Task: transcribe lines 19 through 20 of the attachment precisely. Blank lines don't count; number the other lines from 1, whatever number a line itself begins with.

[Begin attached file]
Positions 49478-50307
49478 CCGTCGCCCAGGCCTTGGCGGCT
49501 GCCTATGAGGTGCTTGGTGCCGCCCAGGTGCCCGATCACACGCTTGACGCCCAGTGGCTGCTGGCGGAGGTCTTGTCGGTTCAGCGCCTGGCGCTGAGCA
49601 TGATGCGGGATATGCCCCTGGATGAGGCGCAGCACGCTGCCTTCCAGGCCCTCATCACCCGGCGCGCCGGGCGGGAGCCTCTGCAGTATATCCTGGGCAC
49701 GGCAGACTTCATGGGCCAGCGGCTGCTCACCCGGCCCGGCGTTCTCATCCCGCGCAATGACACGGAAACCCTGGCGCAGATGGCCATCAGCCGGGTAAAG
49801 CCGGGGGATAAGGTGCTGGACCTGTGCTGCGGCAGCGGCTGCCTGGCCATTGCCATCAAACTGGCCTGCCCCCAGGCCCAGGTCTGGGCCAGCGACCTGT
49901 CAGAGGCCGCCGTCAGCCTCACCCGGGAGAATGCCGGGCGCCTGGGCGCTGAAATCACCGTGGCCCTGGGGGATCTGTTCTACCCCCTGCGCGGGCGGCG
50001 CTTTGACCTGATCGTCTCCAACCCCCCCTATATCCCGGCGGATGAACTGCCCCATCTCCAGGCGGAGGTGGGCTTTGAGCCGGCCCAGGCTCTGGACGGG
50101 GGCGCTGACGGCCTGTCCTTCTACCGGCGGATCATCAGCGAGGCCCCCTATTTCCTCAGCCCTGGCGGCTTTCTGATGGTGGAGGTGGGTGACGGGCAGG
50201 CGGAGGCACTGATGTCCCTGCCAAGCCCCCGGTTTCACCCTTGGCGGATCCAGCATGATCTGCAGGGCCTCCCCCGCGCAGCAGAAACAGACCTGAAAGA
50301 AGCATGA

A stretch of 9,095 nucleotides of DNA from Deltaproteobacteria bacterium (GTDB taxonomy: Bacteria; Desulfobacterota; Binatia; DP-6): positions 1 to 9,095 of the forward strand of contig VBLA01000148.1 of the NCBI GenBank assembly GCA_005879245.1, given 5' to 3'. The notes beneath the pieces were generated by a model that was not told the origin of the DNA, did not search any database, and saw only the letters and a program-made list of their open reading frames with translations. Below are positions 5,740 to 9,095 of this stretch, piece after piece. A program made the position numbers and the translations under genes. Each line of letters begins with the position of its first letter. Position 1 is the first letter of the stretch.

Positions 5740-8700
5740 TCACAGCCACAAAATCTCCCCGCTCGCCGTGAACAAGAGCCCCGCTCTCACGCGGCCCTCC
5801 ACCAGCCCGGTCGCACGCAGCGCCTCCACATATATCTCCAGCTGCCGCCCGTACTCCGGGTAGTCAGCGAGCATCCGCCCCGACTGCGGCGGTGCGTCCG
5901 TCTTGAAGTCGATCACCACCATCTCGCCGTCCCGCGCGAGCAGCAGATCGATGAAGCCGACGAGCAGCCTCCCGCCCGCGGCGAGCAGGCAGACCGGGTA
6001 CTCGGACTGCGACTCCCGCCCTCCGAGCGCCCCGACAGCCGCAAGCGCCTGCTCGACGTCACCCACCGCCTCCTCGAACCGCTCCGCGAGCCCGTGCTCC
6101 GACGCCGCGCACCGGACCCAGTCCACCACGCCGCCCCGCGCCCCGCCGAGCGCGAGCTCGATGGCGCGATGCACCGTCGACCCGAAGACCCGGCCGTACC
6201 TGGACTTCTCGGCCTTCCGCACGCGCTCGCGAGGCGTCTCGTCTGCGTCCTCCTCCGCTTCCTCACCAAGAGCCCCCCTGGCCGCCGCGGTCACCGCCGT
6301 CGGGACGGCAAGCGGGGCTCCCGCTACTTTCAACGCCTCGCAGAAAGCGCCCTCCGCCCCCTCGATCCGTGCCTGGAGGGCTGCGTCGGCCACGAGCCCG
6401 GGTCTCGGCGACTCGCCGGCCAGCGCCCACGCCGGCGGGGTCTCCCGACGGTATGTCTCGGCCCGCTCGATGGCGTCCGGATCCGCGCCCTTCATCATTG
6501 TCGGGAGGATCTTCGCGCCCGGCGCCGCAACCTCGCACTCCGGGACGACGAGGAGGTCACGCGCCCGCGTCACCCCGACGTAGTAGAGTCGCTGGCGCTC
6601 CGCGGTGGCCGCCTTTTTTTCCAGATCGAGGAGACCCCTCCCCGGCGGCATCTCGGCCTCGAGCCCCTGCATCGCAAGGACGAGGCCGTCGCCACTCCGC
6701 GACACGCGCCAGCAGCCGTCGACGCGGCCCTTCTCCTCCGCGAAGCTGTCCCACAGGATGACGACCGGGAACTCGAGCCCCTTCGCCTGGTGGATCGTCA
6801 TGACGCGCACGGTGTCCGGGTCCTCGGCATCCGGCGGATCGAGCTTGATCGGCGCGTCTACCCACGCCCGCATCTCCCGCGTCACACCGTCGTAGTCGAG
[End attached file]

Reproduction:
6201 TGGACTTCTCGGCCTTCCGCACGCGCTCGCGAGGCGTCTCGTCTGCGTCCTCCTCCGCTTCCTCACCAAGAGCCCCCCTGGCCGCCGCGGTCACCGCCGT
6301 CGGGACGGCAAGCGGGGCTCCCGCTACTTTCAACGCCTCGCAGAAAGCGCCCTCCGCCCCCTCGATCCGTGCCTGGAGGGCTGCGTCGGCCACGAGCCCG